- Chief Film Critic
I just found out The Big Lebowski was released on March 6th twenty years ago. Not only is it my favorite Coen brothers movie and my favorite comedy, it is my personal #1 movie of all time. Having spent two decades watching this movie multiple times, I wanted to share a bit about my love for all things Lebowski.
The mid-to-late 90s were really my formative movie years. I grew up as a child of the 80s, and watched all of the classics like Ghostbusters and The Goonies like any average 80s kid. Growing up in a very conservative Christian family, I missed out on some of the staples that some of my friends experienced, like Freddy Krueger and Jason, for instance. However, my parents decided when I turned 11 that I was old enough to watch Terminator 2: Judgment Day, and that opened the flood gates for me. My teenage years were when I started watching “grown-up” movies and movies that were older than I was. Se7en was a seminal movie moment for me; I still remember watching Alien for the first time. I watched a lot of junk, for sure, but I was also getting exposed to directors like David Fincher, Quentin Tarantino, John Carpenter, Ridley Scott, and the Coens.
Such that it was that I caught The Big Lebowski during my senior year of high school on VHS(!!!) after renting it from the local video store(!!!), sometime during late 1998/early 1999. Thinking back, I don’t recall how I ended up selecting it at the time. The trailers, available on YouTube, certainly don’t do the movie justice. It could have been that I had seen Fargo and was interested in what the Coen brothers made next. It could have just been a happy accident; maybe I wanted to see another bowling movie after Kingpin.
A lot of Lebowski fans say that you need to watch it three or four times, maybe under the influence of some foreign substances even, in order to fully appreciate it. You need to get beyond the fact that the shaggy dog “plot” is pretty much nonsense and utterly absurd and once you do that you get to love The Dude (Jeff Bridges), Walter (John Goodman), and Donnie (Steve Buscemi) and the crazy characters around them. I didn’t need three or four viewing to like this movie; it hooked me early on and I was an easy mark. By the time Walter inadvertently gets The Dude covered in ashes after eulogizing Donnie, I was fully on board with this weird, wonderful flick.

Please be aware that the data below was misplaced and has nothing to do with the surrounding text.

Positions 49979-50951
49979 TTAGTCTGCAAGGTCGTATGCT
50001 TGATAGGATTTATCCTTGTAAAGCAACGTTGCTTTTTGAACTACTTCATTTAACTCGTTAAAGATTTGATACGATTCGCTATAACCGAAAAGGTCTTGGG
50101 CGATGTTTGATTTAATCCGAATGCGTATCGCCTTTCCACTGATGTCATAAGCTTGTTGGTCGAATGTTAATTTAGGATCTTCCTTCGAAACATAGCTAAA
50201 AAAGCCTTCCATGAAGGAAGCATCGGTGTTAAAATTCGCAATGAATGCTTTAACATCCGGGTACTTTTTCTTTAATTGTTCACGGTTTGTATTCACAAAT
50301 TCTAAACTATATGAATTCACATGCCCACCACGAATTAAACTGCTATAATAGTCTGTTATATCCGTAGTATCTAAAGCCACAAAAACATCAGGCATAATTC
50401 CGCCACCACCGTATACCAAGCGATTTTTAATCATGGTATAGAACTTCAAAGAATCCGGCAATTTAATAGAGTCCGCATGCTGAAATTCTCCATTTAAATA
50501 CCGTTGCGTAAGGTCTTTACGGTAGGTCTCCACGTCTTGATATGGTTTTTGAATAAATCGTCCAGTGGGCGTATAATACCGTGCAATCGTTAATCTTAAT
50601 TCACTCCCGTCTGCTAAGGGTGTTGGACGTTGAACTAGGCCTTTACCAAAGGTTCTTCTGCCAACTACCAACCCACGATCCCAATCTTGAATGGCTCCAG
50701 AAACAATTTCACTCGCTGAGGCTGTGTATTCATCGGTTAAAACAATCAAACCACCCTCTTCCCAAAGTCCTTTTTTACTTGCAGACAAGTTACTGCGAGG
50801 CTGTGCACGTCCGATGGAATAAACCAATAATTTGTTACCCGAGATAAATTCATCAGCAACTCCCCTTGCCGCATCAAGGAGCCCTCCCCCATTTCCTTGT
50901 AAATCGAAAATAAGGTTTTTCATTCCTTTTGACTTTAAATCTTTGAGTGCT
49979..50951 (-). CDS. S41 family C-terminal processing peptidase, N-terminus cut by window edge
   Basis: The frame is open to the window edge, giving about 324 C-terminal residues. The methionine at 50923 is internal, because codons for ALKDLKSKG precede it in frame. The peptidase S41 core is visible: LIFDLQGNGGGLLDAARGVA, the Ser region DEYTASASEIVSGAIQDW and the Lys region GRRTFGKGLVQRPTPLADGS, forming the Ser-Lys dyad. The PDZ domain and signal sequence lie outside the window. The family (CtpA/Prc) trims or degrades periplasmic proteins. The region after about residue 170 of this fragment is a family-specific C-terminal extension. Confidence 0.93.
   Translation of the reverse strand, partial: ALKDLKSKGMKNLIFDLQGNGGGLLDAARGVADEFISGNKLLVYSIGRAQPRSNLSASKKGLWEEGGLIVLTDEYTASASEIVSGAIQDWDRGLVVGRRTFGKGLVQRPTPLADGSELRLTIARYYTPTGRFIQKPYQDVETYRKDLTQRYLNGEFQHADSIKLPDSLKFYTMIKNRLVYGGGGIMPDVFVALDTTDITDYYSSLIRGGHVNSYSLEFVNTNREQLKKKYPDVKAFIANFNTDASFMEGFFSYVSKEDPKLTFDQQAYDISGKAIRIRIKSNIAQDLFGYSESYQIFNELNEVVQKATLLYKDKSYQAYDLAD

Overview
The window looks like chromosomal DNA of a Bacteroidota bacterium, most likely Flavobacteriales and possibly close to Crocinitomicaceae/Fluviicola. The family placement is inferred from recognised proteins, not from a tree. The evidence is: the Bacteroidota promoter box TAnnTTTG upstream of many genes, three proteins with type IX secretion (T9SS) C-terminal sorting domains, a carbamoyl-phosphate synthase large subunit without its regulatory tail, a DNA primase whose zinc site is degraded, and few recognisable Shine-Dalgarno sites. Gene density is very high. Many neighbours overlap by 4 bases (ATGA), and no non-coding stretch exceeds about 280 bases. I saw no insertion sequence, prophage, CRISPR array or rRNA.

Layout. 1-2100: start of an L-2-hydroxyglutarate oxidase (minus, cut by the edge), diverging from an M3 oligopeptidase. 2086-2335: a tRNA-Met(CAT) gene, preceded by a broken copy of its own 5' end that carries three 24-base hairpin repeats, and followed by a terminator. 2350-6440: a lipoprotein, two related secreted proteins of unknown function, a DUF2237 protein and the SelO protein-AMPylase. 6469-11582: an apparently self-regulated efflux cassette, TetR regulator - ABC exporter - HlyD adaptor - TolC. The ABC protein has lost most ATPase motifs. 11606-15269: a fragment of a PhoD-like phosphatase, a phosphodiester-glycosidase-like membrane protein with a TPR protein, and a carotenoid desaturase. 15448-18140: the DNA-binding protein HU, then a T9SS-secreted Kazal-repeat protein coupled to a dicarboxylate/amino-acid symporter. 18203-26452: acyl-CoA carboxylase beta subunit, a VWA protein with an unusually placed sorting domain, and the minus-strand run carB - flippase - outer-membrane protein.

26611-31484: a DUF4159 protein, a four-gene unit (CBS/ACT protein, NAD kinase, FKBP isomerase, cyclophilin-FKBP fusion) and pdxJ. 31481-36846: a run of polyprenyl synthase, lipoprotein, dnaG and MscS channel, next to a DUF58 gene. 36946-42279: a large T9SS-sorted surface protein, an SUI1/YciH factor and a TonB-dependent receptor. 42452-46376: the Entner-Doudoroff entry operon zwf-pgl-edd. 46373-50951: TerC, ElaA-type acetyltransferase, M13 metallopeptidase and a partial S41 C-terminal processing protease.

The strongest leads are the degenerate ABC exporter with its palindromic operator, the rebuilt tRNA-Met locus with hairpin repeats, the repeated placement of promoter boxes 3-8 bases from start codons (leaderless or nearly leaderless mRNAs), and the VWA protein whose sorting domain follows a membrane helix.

While I didn’t need three or four viewing of Lebowski to fall in love with it, repeated viewings opened up a vast world and made the movie even funnier and enjoyable than I found it on first viewing. Like the best movies, it rewarded multiple viewings. It’s odd for a movie where the plot really doesn’t matter to be so dense with content, but it’s an amazingly layered movie. Even the small, likely goofs, enhance the viewing experience.
For instance, when we are first introduced to Brandt, and he’s talking up the Big Lebowski to The Dude with a rehearsed line about the Little Lebowski Urban Achievers (“And proud we are of all of them.”), he says they are “inner city children of promise but without the necessary means for a - necessary means for a higher education.” It sounds like a line flub, but it fits the character so completely and it’s Philip Seymour Hoffman that it still works and I wouldn’t be at all surprised if the Coens just decided to keep it in. By the way, no surprise, but Hoffman is such a treat as Brandt, one of the many delightful minor roles in this movie.